You would be hard-pressed to find someone in Europe who hasn’t experienced the festive spirit of a German Christmas Market, who doesn’t know about Santa and his elves, or who hasn’t tried fruity mulled wine alongside a cream-covered hot chocolate. Every year, as the weather in Europe, turns cold and the secret wish for snow heightens as Christmas day draws nearer, different countries, towns and villages across the continent engage in some pretty quirky and interesting traditions as they kick off their Christmas celebrations.
Let’s uncover a few of our favourites…
Diving straight in at the deep end, the Christmas tradition in Iceland sees Santa replaced by 13 trolls who fill the empty shoes of children with small gifts or potatoes – one for each of the 13 days leading up to Christmas. What the children receive in their shoes is dependent on how well behaved they are. As if that wasn’t enough, a legend in Iceland is that a large black cat, owned by the murderous Ogress who mothered the 13 trolls, prowls the streets on Christmas Eve and eats anyone who doesn’t receive clothes for Christmas.
Perhaps not a tradition for very young children, although one which certainly explains why Icelandic children put socks on their Christmas list every year!
In Catalonia, the traditional nativity features an extra character not found in the ordinary scene – a lowly peasant found to be lowering his trousers. This is called the Caganer, with Catalan traditional being that children find the caganer every day of advent in order to stop him from defecating at the site of the birth of baby Jesus. In terms of traditions, this one is pretty weird – with legend implying that the figure is there to symbolise good fortune and the down-to-earth and very human nature of the original nativity scene.
Before we get to the really quirky bit, the first thing to note is that in the Czech Republic, Christmas Eve is all about fried carp for dinner. Now, the fresher this fish is the better it tastes – and as a result, many Czech Republic homes can be found with a bathtub full of water and a swimming fish in the days leading up to Christmas Eve – keeping the fish as an extra pet before preparing it for dinner.
Secret Santa with a twist, this particular tradition allows people in Germany to give away old and useless things in their home as part of a gift for colleagues or friends, with the general idea being to gift something old or strange as a recycled gift. An odd tradition with little meaning beyond pure entertainment, this German gift idea keeps costs down for gift buyers around Christmas and provides them with an outlet to turn old items into quirky gifts.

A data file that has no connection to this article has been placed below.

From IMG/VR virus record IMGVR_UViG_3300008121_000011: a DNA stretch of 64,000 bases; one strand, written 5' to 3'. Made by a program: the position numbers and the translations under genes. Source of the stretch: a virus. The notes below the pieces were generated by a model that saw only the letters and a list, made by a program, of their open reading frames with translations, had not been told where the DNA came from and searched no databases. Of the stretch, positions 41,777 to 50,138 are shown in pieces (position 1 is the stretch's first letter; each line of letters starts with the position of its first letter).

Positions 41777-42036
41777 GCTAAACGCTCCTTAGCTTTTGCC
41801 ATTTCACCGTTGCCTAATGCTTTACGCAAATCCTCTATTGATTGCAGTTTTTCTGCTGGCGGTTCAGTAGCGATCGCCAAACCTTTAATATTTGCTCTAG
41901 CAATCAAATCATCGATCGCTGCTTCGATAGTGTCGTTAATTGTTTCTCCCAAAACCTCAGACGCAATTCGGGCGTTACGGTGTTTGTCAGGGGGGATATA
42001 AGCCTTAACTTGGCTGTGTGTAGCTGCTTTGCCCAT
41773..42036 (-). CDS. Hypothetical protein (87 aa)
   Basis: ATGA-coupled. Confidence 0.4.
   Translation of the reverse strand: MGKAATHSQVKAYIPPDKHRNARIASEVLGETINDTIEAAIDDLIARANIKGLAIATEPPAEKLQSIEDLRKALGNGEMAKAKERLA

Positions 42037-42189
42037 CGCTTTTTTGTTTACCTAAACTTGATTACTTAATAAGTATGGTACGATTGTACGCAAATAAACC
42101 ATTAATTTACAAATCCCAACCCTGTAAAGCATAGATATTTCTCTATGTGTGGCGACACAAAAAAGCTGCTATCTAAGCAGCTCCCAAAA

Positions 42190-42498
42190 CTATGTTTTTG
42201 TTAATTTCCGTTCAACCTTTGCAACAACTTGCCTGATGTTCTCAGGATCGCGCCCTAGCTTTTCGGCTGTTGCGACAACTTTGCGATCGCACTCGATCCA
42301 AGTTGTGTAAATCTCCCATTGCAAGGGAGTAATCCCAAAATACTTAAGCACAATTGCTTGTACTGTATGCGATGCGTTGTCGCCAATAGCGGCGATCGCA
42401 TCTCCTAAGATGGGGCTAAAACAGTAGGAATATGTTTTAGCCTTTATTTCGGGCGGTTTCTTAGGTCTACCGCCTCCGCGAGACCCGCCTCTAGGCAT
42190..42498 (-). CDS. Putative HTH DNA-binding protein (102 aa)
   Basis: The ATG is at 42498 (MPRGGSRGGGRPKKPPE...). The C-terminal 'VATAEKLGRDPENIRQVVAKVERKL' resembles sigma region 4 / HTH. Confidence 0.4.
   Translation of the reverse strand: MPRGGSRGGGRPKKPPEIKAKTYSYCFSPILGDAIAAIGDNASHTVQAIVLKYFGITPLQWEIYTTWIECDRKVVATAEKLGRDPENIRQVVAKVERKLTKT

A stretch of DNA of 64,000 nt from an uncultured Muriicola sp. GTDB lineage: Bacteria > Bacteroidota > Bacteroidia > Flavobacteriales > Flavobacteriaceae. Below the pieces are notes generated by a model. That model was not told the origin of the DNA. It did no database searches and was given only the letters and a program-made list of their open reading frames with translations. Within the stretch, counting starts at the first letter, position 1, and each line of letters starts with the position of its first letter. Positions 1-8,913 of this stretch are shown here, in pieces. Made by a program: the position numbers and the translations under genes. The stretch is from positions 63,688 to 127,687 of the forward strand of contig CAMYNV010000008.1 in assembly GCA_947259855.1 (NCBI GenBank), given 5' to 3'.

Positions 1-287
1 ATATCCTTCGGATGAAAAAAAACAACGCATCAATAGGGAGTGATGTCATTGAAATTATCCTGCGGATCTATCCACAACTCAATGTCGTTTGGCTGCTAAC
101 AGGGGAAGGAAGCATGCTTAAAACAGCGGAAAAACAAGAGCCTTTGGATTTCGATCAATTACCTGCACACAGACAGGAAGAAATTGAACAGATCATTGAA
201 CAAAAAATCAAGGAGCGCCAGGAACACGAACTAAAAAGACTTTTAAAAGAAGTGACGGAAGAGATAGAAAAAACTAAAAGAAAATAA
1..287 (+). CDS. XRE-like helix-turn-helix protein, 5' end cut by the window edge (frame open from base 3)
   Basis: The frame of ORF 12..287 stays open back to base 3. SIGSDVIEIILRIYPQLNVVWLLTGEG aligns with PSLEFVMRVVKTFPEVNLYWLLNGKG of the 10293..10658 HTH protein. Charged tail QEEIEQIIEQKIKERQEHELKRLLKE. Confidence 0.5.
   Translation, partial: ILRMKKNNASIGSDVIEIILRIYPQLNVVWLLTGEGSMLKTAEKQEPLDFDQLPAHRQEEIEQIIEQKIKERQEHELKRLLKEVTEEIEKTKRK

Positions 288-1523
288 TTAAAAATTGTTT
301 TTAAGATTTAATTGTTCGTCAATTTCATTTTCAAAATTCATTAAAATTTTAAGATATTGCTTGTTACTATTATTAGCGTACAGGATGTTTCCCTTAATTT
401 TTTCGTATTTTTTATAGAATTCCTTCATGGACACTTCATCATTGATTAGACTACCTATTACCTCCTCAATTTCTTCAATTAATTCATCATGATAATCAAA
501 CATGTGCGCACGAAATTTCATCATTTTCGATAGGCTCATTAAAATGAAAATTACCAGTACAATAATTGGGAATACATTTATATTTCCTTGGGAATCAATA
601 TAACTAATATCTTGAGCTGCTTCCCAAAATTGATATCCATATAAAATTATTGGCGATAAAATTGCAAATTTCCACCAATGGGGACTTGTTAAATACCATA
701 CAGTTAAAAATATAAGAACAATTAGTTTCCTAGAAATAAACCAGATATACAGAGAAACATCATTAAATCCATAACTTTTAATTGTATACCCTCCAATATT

The burning of the yule log – only this one isn’t made from chocolate cake and icing. In this instance, villages and towns spend an evening dragging a special log through the town or through individual homes, picking up all negative thoughts and energies and then burning them in one go at the centre of the community. This is designed to destruct ill-fortune and make room to welcome in new light and life.
One of Sweden’s festive traditions is an annual Cartoonfest, where Swedish families sit down after their Christmas dinner and watch a 1958 festive episode of Donald Duck and his escapades. This episode is aired on all mainstream channels and forms an essential part of a family Christmas in Sweden – on par with the Brits watching the Queen make her annual Christmas day speech.
Speaking of the Queen’s Christmas day speech, that’s a pretty quirky tradition in itself – with millions of British families sitting down around 3 pm every Christmas day to listen to the Queen deliver her festive greeting and a quick overview of the year in her own words. It’s one of the quainter parts of a British traditional Christmas and is certainly that many look forward to and even plan their entire day and Christmas dinner around.
One of our favourite European traditions is the light festival in Switzerland, known as the Lichterschwimmen tradition where hundreds of tiny lights are left floating in the River Limmat to create a festive spectacle for all to enjoy. This reminds us particularly of fairy lights but in the most naturally beautiful setting, using the very spirit of festive light and joy to ward off negativity and embrace the heartwarming experience of Christmas.
The strangest thing about Christmas in Russia is that the celebrations don’t happen on Christmas Day as we know it – in fact, December 25th in Russia is just a normal day. Instead, they celebrate 13 days later on 7th January – which, in their calendar, is the real birth date of Jesus. In terms of quirky traditions, this one is up there as one of the strangest in our eyes!
Last but not least to Ireland, where on Christmas Eve, every home in Ireland lights a tall, thick candle and leaves it to burn in a window all night long. This candle is there to represent and welcome Mary and Joseph and sparks a really sentimental way of reminding the community of the real story behind Christmas.
In terms of festive traditions, every country has its own ideas and concepts – just like every family unit has their own little ways of doing things. Europe, home to so many different cultures and communities, boasts some of the quirkiest and most interesting festive stories out there, with this article exploring only a handful of the best. The next time you’re planning a festive trip around Europe, whether it be from the sanctity of a hotel or the privacy of a luxury floating suite, why not choose somewhere built on tradition and culture?